Hiking in Medellin: How to Escape the City

by | Feb 20, 2017

This is the City of Eternal Spring, which means that the weather is always perfect for hiking in Medellin. When you’ve had a long week with the other 2.2 million people who live here, sometimes you just need to get away from it all. I’ve lived in the city for 6 months, so I know all about the best things to do in Medellin. However, when I’m craving some fresh air and wide open spaces, Arenales, Parque Arvi, and Parque Salado are always my go to destinations.

 

Arenales Waterfall

This weekend, I really needed to get out of the city and out of my head. So, Daniel and I decided to try to find Arenales on the directions of two very old, poorly written blog posts. We weren’t optimistic, BUT it’s actually super simple to get to Arenales!

All that we had to do was go to the Envigado Metro Station and catch the bus that’s waiting at the Arenales sign. The fare is only 69 cents, and the drive is about 20 minutes. WARNING: if a giant bus taking hairpin turns on the side of a cliff isn’t your idea of a good time, you may want to sit this one out.

Once we got of off the bus at Arenales (it’s the last stop, the driver will kick you off) we found ourselves standing at a fork in the road. We took the left road and just followed the trail! It started out lush and green, and as we went deeper into the forest, we started crossing back and forth over a river.

The trail can get lost at times, so wear sandals and be ready to wade through the cold water a couple times.

 

 

After about an hour hike, we reached the waterfall. It’s totally secluded with a deep swimming hole. We had the falls to ourselves on a sunny Saturday afternoon.

Worth it!

After a romantic picnic and some time warming back up in the sun, we hiked back, got some ice cream, enjoyed the phenomenal view from the park at the bus stop, and headed home, spending a total of $6 for our days outing. Nobody said that hiking in Medellin had to be expensive.

 

Girl in a waterfall

Parque Arvi

Park Arvi is another phenomenal day trip if you’re ready to get away from it all. Of course, it’s one of the most popular places for hiking in Medellin, so our day started on a crowded metro ride where we got off at the Acevedo stop. It’s quite easy to hop off and find your way to the cable car, where the adventure begins.

The sweeping views of the city and stunning mountain backdrop during the cable car ride were breathtaking, and they only got better as we began to rise up to the clouds. We switched to a new cable car at Santo Domingo and began our climb into the park itself.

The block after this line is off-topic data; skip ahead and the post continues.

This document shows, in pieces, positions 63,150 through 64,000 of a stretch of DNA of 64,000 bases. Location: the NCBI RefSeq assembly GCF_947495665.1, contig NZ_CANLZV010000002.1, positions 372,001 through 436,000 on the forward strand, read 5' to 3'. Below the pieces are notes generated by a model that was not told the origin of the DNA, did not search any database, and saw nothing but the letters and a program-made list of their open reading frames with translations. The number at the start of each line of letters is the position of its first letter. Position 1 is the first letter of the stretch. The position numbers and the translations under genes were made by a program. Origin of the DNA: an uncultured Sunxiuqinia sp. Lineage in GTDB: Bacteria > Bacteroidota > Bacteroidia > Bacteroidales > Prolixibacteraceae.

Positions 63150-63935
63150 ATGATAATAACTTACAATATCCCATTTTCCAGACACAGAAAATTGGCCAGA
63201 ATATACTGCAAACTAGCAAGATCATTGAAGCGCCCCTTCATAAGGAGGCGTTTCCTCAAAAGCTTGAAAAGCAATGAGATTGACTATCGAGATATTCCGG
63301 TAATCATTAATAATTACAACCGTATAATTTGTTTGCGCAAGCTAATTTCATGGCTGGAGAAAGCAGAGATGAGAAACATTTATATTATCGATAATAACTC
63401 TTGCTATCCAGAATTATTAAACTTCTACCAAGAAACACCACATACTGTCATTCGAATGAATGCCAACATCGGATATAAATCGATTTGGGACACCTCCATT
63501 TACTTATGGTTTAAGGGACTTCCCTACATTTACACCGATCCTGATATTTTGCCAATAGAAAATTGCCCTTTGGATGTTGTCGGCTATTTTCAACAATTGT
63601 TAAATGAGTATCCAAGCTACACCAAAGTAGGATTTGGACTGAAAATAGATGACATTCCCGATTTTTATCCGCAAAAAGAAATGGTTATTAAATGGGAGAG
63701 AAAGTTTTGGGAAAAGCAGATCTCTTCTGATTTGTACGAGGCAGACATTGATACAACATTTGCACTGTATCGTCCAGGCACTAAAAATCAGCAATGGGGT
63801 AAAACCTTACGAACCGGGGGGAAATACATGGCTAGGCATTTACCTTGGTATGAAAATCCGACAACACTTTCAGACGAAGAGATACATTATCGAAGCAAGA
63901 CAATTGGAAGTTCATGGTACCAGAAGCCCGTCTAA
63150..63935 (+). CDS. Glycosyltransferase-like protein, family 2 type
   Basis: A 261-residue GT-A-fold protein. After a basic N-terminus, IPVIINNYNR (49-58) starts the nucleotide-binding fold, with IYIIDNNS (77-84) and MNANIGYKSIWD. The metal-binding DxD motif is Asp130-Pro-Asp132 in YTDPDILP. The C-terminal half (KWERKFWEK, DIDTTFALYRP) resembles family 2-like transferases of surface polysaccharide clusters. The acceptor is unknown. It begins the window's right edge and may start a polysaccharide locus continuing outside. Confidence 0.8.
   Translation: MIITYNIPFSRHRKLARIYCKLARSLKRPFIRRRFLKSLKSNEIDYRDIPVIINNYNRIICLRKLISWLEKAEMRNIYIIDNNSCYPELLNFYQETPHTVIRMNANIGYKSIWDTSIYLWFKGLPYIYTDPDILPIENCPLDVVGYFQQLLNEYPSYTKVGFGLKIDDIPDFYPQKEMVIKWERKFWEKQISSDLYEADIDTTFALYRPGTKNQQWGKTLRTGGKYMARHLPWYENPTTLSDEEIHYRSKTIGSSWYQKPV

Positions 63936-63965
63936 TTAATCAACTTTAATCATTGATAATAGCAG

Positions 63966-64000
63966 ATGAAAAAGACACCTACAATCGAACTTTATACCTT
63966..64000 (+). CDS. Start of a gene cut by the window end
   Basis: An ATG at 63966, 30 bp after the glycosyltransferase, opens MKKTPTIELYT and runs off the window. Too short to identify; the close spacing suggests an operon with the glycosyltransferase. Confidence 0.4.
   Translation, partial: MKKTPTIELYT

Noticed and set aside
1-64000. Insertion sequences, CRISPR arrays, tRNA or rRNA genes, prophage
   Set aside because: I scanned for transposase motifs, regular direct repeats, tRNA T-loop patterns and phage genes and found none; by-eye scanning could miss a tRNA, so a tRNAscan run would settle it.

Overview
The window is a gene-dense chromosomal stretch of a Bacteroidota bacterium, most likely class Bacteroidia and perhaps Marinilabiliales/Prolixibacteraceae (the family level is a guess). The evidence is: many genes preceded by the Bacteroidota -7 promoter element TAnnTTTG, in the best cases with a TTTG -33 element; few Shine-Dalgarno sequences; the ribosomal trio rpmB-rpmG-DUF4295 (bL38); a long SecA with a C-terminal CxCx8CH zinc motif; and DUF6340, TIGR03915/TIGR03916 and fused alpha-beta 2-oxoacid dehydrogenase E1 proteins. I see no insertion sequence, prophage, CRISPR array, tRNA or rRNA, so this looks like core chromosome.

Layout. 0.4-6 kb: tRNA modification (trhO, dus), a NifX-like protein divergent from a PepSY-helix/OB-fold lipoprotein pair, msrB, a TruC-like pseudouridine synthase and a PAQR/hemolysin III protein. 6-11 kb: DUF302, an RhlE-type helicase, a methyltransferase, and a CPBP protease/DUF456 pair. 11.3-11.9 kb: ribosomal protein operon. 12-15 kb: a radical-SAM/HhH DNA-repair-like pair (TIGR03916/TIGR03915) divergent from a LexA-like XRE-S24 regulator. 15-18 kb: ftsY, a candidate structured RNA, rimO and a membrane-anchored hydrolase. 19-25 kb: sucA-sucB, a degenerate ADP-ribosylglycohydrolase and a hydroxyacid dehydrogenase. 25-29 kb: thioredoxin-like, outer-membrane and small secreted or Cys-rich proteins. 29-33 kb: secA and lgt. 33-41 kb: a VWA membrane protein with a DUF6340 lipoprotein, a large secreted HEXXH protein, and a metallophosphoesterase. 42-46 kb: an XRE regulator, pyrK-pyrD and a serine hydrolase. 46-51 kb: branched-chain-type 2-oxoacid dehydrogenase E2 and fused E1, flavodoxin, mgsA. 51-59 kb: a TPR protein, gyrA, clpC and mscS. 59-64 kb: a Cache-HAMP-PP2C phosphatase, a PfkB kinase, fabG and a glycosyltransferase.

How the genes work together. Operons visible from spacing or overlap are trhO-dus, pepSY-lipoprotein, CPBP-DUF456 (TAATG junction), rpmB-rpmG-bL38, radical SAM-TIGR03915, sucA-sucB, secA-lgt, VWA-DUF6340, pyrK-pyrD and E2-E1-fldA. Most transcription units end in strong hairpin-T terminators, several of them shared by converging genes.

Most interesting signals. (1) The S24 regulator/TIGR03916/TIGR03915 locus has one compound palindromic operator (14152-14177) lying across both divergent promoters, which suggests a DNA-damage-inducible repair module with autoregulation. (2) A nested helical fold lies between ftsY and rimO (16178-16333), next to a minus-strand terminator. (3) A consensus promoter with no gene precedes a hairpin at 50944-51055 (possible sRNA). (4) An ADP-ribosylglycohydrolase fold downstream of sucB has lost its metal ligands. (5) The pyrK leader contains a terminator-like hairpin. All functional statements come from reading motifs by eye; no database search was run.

Medellin quickly evaporated into a lush green forest as far as the eye could see as we left the city behind us.

 

city view of Medellin

 

Once at the park, we grabbed a cheap lunch and fresh fruit at the market at the entrance, a few craft beers from the local brew stand (check them out, they’re delicious!) and went on our way.

You can hike on the natural trails around Park Arvi, or do what we did and hop on the bus to Piedras Blancas. There you can walk around the lake, rent a boat to row, enjoy the butterfly house, and so much more.

 

Parque Salado Ecologico

This small park is perfect for a getaway for hiking in Medellin, especially if you live in Envigado. The taxi from our apartment was only $10,000 COP/$3.50 USD, or you can grab one of the many buses heading up into the hills to take you there even cheaper.

The entrance fee is about $1 USD each, and it’s totally worth it. The park has a beautiful river running through it with plenty of rocks around to read, sunbathe, and people watch on. Many Colombians aren’t too shy to jump into the water to play with their kids, and honestly we were tempted to join them. There are also short but beautiful hiking trails up into the mountain side, with many of the trees and flowers labelled for the nature lovers.

We usually pack a picnic for the day, but there is a restaurant in the park as well. If you’re feeling more adventurous, you can even check out the zipline course through the canopy of trees.

The air is fresh and the greenery is gorgeous, making Parque Salado a perfect daily getaway from the crowded city.

 

Whether you’re in town for a week or a year, Arenales, Parque Arvi, and Parque Salado all provide lush oasis escapes that are perfect for a day of hiking in Medellin.

All my love,

Di

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6 Comments

  1. Bonnie

    We are headed to Colombia next month. I hope to take some of these hikes. Thank you for the post!

    Reply
    • Slight North by Dianne Minardi

      You’re welcome and I’m glad you found it helpful! Message me if you have any more questions 🙂

      Reply
  2. Mara

    It should be noted that the police warned us a week or so back not to do the waterfall hike without a group. Supposedly there’s a guy that has been mugging/assaulting people going to the waterfall. The police said multiple women had been sexually assaulted, but not sure of when that occurred. While I’m sure this is likely an isolated event, it’s better to go in a group of 4+ just in case.

    Reply
    • Slight North by Dianne Minardi

      Wow, that’s awful, thanks for sharing. The second time I did the hike with some friends, we went on a weekday and didn’t see a single person on the trails the whole time, so I can see why someone may target hikers there. Definitely not a good place to be on your own!

      Reply
  3. Javier

    Thanks you for the great info about hiking in Medellin..
    I’m looking forward reading about all the Beautiful things to see & and in and around my home town. Going back soon after 28 years!

    Reply
    • Slight North by Dianne Minardi

      Wow, almost 30 years away from Medellin! I’d love to hear what has changed from what you remember, and what stayed the same in the city through all that time.

      Reply

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